A few lots later the sale was over. The buyers scurried off to the office to get their bills. I breathed a huge sigh of relief and slowly my heart rate began to fall. At the same time a quiet sense of satisfaction came over me. I had got through it and survived the worst that Arty could throw at me. I had done it once and I could do it again when the chance arose.
Slowly I made my way back to the auction office. As I got there I walked bang in to Arty. I was ready for an almighty bust up yet again. Instead he walked up to me, shook my hand and said, “You really should have taken a £1 bid”. With that he was off out of the auction.
I found out later that he had gone to my boss Richard Morris and asked for me to be removed from the rostrum. Richard backed me to the hilt saying as far as he was concerned, I was in charge of the sale – end of! I always appreciated that.
Perhaps the other buyers had also spoken to Arthur as well, I do not know. However from that day forward we never had a crossed word whenever I sold calves. Some years later when I was the manager at Cockermouth Market he rang me and asked if he could come and buy calves each week. I welcomed him like an old friend and he supported the market regularly until the export calf trade drew to a swift close during the BSE fiasco. Not once was there a wrong word and we often shared a joke in the ring!
Now 29 years have gone by. It is June 2017. Today I am back helping out at Penrith market selling calves, for one day only. There is nothing like the same number of calves to sell but there are still a few professional buyers in the market. The only faces left in the ring from the old days were “young” Andrew Ross and Stephen Pye fron Lancaster. All those years ago they were fresh- faced youths, just out of school. Young Andrew used to come to Penrith to buy calves with his dad, standing in the ring with all the other buyers including Arty.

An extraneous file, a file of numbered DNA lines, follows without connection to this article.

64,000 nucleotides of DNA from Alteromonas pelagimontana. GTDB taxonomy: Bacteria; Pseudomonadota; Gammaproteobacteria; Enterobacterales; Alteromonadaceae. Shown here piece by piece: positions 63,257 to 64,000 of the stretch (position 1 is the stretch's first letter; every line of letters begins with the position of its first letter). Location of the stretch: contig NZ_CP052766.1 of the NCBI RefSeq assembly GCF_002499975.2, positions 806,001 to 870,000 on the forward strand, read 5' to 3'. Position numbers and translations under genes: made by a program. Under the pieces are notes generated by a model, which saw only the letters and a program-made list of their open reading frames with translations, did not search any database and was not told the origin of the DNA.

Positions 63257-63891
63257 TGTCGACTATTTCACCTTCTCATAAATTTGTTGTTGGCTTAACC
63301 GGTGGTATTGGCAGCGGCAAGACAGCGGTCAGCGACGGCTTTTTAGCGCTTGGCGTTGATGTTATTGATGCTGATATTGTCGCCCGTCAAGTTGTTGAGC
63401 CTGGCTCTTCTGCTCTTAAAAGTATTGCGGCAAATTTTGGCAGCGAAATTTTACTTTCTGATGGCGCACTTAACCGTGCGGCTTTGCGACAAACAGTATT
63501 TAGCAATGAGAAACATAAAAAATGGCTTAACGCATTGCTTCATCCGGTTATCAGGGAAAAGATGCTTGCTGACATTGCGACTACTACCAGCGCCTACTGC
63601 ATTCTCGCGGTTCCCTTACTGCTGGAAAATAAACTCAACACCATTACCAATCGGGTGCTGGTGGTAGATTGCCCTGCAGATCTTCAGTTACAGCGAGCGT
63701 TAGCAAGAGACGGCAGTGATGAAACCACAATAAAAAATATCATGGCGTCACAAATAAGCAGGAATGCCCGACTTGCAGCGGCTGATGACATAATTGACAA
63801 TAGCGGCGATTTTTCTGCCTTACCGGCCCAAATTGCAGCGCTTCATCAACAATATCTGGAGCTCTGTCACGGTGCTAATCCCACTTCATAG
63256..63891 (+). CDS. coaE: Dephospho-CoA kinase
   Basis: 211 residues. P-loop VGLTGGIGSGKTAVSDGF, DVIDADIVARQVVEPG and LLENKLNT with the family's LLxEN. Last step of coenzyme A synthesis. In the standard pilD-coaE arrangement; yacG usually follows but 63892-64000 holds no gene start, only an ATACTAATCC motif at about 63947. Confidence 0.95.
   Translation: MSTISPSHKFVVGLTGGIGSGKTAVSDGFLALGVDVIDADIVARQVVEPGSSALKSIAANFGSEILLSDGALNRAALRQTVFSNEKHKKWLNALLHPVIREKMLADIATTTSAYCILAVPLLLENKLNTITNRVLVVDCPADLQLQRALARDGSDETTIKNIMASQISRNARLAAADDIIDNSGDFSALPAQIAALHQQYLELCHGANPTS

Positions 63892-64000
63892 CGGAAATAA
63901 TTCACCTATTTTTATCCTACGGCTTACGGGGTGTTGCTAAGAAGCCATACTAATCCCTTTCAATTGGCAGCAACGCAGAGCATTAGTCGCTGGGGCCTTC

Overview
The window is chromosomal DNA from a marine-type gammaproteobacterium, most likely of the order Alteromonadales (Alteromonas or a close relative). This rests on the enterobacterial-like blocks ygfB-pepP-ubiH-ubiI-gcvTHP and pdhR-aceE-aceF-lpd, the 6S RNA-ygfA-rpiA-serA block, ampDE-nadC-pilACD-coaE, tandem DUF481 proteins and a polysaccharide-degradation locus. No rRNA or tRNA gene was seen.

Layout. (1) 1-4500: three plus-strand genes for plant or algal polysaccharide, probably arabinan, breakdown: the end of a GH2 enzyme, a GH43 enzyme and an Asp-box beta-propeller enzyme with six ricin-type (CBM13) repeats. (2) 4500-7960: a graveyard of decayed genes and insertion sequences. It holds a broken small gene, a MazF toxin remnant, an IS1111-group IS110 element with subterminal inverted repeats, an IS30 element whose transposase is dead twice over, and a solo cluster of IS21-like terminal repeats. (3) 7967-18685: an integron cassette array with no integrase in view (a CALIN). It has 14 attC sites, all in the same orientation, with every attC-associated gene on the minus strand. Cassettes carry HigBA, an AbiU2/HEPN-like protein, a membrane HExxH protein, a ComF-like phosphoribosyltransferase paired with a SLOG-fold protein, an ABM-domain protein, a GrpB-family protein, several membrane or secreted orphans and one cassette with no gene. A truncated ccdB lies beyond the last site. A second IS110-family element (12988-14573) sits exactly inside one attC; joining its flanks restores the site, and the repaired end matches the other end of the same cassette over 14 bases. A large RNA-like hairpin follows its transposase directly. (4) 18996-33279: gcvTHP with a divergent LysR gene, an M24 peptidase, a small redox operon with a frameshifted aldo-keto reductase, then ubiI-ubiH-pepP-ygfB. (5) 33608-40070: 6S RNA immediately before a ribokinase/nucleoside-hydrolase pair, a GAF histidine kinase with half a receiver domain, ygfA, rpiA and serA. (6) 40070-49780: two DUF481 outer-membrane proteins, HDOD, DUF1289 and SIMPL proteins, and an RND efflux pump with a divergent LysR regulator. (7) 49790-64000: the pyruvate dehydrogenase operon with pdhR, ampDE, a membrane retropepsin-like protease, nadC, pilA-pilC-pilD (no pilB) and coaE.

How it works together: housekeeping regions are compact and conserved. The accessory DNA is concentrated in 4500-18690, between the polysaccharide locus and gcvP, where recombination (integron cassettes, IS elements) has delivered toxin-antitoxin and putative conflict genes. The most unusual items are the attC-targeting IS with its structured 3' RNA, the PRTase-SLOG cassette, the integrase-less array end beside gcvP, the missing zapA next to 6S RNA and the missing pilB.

I haven’t sold calves for years and I thoroughly enjoyed it today. I struck lucky. The calves were in great demand especially the black and whites. There was no “standing” or clicks in the ring. There was also a lot of banter, all good natured. Last Christmas I took part in a charity concert playing my piano and singing. Local farmer Les Armstrong from Kirkoswald delivered a brilliant soliloquy on stage about being a farmer. Les has done much for the farming community fighting our corner in the media and even at government level. Dressed in a tattered old bib and braces and wellies he brought the house down. Part of his act was to decry my piano playing ability which he likened to Les Dawson. “I’ll get you back” I promised. Today Les Armstrong was in the auction selling good quality calves as he regularly does. I hadn’t seen him since Christmas.
“It’s a Belgian Blue” he said entering the ring with his calf.
“No it’s not” I said over the microphone.
“yes it is” he responded more forcefully”.
“It is not”!
“Why? Is the passport wrong or something”? Les began to look vexed.
“No” I replied “We’ve called them British Blues…. for the last ten years”. Revenge is a drink best taken cold. Of course this was all in good fun but I was still pleased to see his calves make a good price. It won’t be long until it Christmas comes around again!
Some of the calf buyers still tried to pull me back but I have learnt a little over the years and just pushed on. I did remember my old pal Arty. One thing was for sure, I wasn’t going to take a £1 bid!